What is the future for WordPress?

In the beginning...

WordPress was first introduced in 2004 with its first version 0.70. Ever since then with every musician-named update features have been rolling thick and fast.

What is the future for WordPress?
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We’ve used WordPress for the last 5 years in creating bespoke websites for local and national businesses but the most recent update 4.7 has introduced a couple of new features. Namely the API and the movement into over 24% of the CMS being built in Javascript. But, what is the future for WordPress and what can it be used for?

Custom/Built for purpose Dashboards

At present, and as it has been for the length of WordPress’ life, there have been the common Dashboard widgets such as WordPress News, Quick Draft, etc. These widgets are almost never used and provide no instant insight into the websites functions or analytics.

With external plugins, such as NK Analytics or WP Statistics, or any membership/e-commerce plugin, you are given a couple of widgets for the dashboard but the future of WordPress lies in customising it further. Think Google Analytics crossed with a house style, themed and branded for the business that uses it, such as this idea for the customised dashboard for a music app:

What is the future for WordPress

Source: https://dribbble.com/shots/1631007-Muzak-Dashboard-Music-App/attachments/254361

This option for personalisation in presentation of data and functionality will be the next step to making WordPress feel less like it’s service counterpart and more like a standalone framework with built in CMS capabilities.

WordPress Based Mobile Apps

WordPress has always been a web based CMS and with the release of the newest version, Vaughan, there have been implementations for the new REST API. This allows for the use of common WordPress features via a set of API endpoints, such as post insights, user information and post/page creation.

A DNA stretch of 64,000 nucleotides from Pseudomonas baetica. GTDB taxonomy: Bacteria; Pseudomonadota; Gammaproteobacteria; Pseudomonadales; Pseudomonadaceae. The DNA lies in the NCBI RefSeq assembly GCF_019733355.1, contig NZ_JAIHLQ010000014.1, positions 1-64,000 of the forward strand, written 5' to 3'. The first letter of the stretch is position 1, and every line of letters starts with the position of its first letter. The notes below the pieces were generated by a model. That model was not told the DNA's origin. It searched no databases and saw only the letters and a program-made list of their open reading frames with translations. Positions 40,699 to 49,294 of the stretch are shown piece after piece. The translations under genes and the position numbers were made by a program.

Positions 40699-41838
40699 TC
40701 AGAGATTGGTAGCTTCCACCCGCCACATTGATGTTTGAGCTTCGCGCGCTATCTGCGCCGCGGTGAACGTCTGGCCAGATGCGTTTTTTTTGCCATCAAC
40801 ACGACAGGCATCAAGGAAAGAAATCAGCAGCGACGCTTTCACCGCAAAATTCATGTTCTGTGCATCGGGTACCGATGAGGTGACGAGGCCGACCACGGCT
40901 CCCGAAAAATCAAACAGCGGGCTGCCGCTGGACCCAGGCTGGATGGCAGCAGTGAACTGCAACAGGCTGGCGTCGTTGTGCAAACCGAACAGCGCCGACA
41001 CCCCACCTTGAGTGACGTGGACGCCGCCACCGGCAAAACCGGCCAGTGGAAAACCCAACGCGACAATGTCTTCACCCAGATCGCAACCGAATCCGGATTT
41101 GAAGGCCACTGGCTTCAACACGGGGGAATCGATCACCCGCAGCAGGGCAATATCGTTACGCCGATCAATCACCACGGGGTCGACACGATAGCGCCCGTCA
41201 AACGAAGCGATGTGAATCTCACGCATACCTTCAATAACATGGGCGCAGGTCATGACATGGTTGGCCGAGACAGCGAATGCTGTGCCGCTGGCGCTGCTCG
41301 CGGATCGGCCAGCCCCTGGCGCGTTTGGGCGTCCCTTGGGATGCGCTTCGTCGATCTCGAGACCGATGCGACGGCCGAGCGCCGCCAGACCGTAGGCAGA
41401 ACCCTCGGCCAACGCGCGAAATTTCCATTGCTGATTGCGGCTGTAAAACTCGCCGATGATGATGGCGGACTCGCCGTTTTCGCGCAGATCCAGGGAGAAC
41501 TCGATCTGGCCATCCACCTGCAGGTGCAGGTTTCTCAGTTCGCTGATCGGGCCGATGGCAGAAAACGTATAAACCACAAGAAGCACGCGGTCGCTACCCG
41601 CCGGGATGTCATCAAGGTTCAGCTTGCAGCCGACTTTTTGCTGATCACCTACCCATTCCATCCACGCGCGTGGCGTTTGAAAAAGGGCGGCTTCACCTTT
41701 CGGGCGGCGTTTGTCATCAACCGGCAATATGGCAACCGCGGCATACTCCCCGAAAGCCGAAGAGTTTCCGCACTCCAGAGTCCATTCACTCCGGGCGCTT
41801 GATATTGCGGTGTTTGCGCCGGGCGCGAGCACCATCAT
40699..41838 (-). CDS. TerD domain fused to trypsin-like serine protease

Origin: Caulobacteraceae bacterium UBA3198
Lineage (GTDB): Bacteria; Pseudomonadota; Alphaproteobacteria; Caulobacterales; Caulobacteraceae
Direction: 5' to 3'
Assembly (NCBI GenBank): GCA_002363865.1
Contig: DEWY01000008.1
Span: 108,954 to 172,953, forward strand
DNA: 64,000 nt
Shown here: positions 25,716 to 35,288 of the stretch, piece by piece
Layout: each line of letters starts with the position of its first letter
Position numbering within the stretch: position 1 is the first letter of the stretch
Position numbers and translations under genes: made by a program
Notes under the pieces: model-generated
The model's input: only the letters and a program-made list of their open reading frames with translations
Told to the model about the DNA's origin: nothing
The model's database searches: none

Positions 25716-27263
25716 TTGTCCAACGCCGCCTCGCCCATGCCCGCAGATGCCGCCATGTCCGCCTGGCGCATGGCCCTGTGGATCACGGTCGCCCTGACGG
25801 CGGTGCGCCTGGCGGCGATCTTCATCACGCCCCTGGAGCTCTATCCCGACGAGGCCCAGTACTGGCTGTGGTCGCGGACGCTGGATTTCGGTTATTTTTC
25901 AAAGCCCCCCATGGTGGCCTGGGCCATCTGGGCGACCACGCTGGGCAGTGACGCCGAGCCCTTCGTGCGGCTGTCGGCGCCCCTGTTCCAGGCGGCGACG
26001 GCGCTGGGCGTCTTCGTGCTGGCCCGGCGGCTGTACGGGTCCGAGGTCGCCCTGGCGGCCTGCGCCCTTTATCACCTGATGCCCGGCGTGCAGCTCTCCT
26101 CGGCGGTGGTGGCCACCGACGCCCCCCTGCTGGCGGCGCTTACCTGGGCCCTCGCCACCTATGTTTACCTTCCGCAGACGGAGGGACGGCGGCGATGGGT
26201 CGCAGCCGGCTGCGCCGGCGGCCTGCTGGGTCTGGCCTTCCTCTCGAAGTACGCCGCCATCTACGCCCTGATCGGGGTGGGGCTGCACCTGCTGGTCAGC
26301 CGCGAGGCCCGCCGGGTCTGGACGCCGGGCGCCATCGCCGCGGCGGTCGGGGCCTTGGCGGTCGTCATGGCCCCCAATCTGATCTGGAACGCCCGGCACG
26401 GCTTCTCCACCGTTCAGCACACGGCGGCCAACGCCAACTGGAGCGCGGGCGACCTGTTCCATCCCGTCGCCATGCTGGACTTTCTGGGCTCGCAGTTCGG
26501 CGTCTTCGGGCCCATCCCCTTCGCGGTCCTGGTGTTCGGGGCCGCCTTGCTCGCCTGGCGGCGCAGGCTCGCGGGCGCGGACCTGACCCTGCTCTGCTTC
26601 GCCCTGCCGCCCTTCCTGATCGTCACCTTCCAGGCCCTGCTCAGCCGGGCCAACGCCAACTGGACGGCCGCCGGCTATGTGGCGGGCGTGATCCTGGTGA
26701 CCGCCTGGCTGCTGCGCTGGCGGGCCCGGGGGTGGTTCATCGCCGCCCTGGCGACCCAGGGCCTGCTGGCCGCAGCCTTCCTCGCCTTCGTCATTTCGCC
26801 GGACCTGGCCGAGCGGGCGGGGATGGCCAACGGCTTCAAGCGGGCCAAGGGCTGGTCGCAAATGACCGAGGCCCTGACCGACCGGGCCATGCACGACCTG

The project has been available here (https://en-gb.WordPress.org/plugins/rest-api/) and is what is moving the WordPress CMS into a possible backbone for Mobile Applications. If WordPress is usable as the backend to an application, then the front end can be developed in any language to interact with the base using the API.

This will be a faster and more efficient alternative to the use of services such as AppPresser or Uppsite and will allow for cheaper development of Web Applications when WordPress is utilised as the baseplate.

API Based Development

As with Mobile Based Development WordPress’ API allows for front end development to go from limited to themes to unlimited potential. The use of unordinary coding languages will be made possible paving ways to new types of WordPress based websites whilst still using the same object syntax we’re used to.

This means that in very near future we’ll see an explosion WordPress-based Cloud Services with a fair number of these services feeding into Internet of Things devices, especially with the release of the new Raspberry Pi W.

Security and Usability Improvements

As with any new system that a user encounters there is a learning curve. Currently WordPress is a lot better than in its first few versions and its usability is great for computer literate users. The next step for WordPress is to decrease the learning curve for novice users to allow for the next generations of online explorers to use the CMS effectively.

We will also see several improvements in security with Matthew Mullenweg (WordPress Founder) confirming that WordPress.org will not recommend a hosting partner unless an SSL certificate is provided by default. He also mentioned that the use of PHP 7 will be recommended based on the security mechanisms it contains.

What are you most excited to see in future releases of WordPress?



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